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HPM November 2015

Got a story? Ring us on 01732 748041 or e-mail twood@unity-media.com CHIMNEYS,FLUES&FIREPLACES Changing the perception of stoves With increasingly negative media sentiment surrounding stove use and government pressure for stricter air pollution regulations, it is imperative that the UK stove industry promotes its credentials. Arada’s Mark Brettell discusses how the stove industry is working hard to remain a top home heating choice... Recently the push to reduce nitrous oxide (NO) and particulates levels from diesel engine cars has been high on the political and press agenda. The recurring debate about particulates, which, along with harmless water vapour, are contained in the smoke emitted from any wood burning stove combined with increasing concerns over global warming, may lead you to ask the question: ‘How do modern stoves fit into today’s eco lifestyle?’ It has long been acknowledged that particulates from diesel engines are a large cause of pollution in urban UK, however, recent reports on air quality and particulate emissions have claimed solid fuel stoves, particularly wood burning appliances, are pushing these limits. Stoves are actually in fact just a very small part of the UK’s total air pollution problem, and heavy investments alongside industry research is ensuring that clean burning is the top priority for stove manufacturers. Maintaining and reducing the negative impact on the environment through state-of-the-art British manufacturing and product improvement is still the main item on our agenda. TIGHTER GUIDELINES The European Union’s Ecodesign directive standards (2009/125/EC) have introduced new legislation and tighter guidelines on how to improve the current Clean Air Act standards in the UK. Due to come into force by 2022, the framework sets out requirements such as maximum particulate matters, NO and carbon monoxide emission levels. The Stove Industry Alliance has made a clear case in support of the obligation to reduce energy consumption and negative environmental impact. It estimated that wood burning stoves could account for ten per cent of the government’s carbon reduction targets by 2020, with the potential to produce 25% of our domestic renewable heat energy target. These industry improvement initiatives are further driving stove cleanliness, with UK stove manufacturers having already achieved Ecodesign status early, embracing dramatic changes in stove design with the introduction of impressive clean burning technology. Recent product developments already allow consumers to control the airflow in their closed appliance to suit their chosen fuel; with tertiary burn systems specifically for wood combustion WWW.HPMMAG.COM introducing hot oxygen into the airbox, reigniting unburnt gasses and reducing pollution. Design ‘tweaks’ such as these at the production stage of stove manufacturing largely determine a stove’s lifetime energy use, driving forward a need to constantly evolve a product for continued reduction of emissions. British stoves are designed to be stylish and offer an attractive heating solution for any home. However, when the media claim that stoves are just a ‘green-eco craze’, genuine fuel savings are the true counter-argument. More than three times as efficient as an open fire, stoves offer the ultimate in fuel efficiency. Figures suggest a wood fuelled stove costs as little as 4.85p per kW/h compared with other less-sustainable fuel types, such as electricity which comes in at 15.95p per kW/h. Cost efficient, a stove is the perfect choice for lower income households and rural communities. Multi fuel options give consumers a choice between solid fuel and wood while modern boiler stoves can be integrated into most traditional central heating systems, heating the home and domestic hot water. City dwellers can benefit too, with a wide range of DEFRA-approved wood burning stoves available for use in smoke control areas, all 92 NOVEMBER 2015 HEATING & PLUMBING MONTHLY adhering to the strict restrictions of the Clean Air Act 1993. The accusation that wood burning and multi fuel stoves are just a ‘middle class fad’ can only be argued against with positive customer experiences and consumer feedback. A further criticism comes from Britain’s woodland supporters, who insist that increased stove ownership is leading to the depletion of UK forests, with nobody paying attention to the long-term effect on our trees. However, logs harvested for wood burning aid the health and well-being of the UK’s woodlands. Log fuel is obtained as a natural by-product from our forests, as part of a thinning process, aiding the conservation of our woodlands. Thinning allows sufficient light and space for the remaining trees to thrive, while sustainably managed felling ensures trees are replanted and replaced. This natural cycle of planting and harvesting aims to support a carbon neutral system; with kiln dried and season wood logs producing just 0.008kg of carbon per kW in comparison to 0.198kg for gas and 0.517kg for electricity. In fact, when wood is seasoned and burnt correctly in a clean burning stove appliance, it even produces less carbon dioxide than fallen branches which may decay on the forest floor. SMOKELESS SOLID FUEL This aside, it is up to the role of the consumer to choose their fuel options wisely, highlighting the importance of good quality fuel such as smokeless solid fuel, or well-seasoned local wood in comparison to the use of finite resources or fuel packed with impurities. Furthermore, the consumer must have a sound knowledge of how to operate their appliance in order to reach its optimum fuel efficiency and to meet the impressive technical ratings they are designed to achieve. Despite the pressure from lobbyists and the media about the use of closed heating appliances, UK manufacturers are still staying true to their roots, investing their resources in order to further reduce their environmental impact while focusing on skilled manufacturing in order to produce the very best stoves possible. Designed and built from start to finish with the British home in mind, the UK stove industry will continue to improve its products and reduce its carbon footprint, ensuring they remain the most popular form of home heating. enquiry number 148 UK manufacturers are constantly working on clean burning technology, already surpassing future EU regulations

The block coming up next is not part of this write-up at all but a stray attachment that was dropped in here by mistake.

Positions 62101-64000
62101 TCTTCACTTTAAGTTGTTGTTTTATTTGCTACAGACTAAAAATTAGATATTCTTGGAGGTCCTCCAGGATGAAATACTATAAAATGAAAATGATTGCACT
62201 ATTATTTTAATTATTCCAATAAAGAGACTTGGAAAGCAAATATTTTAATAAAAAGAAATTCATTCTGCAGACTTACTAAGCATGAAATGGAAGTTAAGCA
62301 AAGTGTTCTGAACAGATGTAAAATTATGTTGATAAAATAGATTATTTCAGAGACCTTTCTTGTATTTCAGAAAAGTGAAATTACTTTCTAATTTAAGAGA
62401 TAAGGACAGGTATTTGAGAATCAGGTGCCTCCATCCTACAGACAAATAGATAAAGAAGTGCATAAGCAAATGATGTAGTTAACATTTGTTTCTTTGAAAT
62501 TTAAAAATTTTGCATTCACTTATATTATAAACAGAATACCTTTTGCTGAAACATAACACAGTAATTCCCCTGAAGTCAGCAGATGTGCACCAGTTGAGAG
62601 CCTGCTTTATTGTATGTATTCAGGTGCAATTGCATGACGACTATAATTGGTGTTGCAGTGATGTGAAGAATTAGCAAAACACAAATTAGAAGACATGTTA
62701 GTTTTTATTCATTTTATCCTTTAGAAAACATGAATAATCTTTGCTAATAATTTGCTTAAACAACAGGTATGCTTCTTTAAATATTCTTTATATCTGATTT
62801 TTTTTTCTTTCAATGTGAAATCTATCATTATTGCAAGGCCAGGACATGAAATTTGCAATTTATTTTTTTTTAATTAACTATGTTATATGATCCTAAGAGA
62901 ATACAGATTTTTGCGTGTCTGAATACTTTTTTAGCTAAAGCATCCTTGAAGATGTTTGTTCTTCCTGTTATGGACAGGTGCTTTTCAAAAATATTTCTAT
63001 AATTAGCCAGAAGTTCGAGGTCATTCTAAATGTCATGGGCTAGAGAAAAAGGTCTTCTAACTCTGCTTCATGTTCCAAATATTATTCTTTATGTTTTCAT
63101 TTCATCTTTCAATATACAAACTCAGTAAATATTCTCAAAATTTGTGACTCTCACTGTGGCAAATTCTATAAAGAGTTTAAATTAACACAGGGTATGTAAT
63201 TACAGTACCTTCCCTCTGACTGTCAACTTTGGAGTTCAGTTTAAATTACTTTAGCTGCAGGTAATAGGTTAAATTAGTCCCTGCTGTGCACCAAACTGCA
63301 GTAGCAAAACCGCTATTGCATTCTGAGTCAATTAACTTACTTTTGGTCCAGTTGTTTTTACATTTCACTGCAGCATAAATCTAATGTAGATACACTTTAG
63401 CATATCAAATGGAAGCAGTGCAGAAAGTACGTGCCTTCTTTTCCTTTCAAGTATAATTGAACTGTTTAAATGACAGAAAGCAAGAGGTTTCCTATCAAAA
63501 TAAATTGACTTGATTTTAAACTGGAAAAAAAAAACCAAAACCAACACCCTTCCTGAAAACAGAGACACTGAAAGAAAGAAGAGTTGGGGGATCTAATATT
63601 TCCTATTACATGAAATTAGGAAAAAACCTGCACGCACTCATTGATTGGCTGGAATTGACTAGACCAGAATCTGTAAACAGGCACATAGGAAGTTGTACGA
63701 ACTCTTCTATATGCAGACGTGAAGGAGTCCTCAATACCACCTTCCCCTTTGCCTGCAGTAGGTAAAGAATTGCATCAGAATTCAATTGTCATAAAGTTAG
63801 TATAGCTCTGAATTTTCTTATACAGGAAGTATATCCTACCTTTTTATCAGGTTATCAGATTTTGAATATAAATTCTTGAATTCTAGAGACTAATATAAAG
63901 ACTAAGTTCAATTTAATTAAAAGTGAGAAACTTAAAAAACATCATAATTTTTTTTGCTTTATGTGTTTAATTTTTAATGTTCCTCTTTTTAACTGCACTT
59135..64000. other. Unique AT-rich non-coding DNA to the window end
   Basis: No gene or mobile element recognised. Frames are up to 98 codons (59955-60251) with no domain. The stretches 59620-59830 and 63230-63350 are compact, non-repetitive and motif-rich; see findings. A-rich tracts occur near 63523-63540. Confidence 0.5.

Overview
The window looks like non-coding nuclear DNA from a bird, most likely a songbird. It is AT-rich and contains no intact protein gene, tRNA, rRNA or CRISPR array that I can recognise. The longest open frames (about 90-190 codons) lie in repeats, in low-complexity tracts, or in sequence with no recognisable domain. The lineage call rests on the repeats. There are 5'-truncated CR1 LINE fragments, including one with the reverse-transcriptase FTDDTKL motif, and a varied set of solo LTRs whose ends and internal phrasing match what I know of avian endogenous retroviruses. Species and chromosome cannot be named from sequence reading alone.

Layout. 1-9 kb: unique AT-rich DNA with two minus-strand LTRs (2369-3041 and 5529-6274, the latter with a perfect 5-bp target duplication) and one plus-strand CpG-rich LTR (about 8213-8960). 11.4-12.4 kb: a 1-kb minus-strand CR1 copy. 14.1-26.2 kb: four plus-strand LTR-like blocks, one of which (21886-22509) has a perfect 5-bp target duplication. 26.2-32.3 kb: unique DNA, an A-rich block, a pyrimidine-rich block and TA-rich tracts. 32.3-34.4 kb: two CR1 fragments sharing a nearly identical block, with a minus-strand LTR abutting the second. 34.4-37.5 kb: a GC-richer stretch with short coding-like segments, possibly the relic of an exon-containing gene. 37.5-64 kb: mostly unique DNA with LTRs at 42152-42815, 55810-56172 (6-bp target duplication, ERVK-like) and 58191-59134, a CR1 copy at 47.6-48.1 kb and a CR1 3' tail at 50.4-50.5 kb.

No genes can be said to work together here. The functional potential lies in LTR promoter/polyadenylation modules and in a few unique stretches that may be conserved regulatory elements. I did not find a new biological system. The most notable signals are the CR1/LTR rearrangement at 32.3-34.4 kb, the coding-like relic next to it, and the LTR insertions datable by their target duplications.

HPM November 2015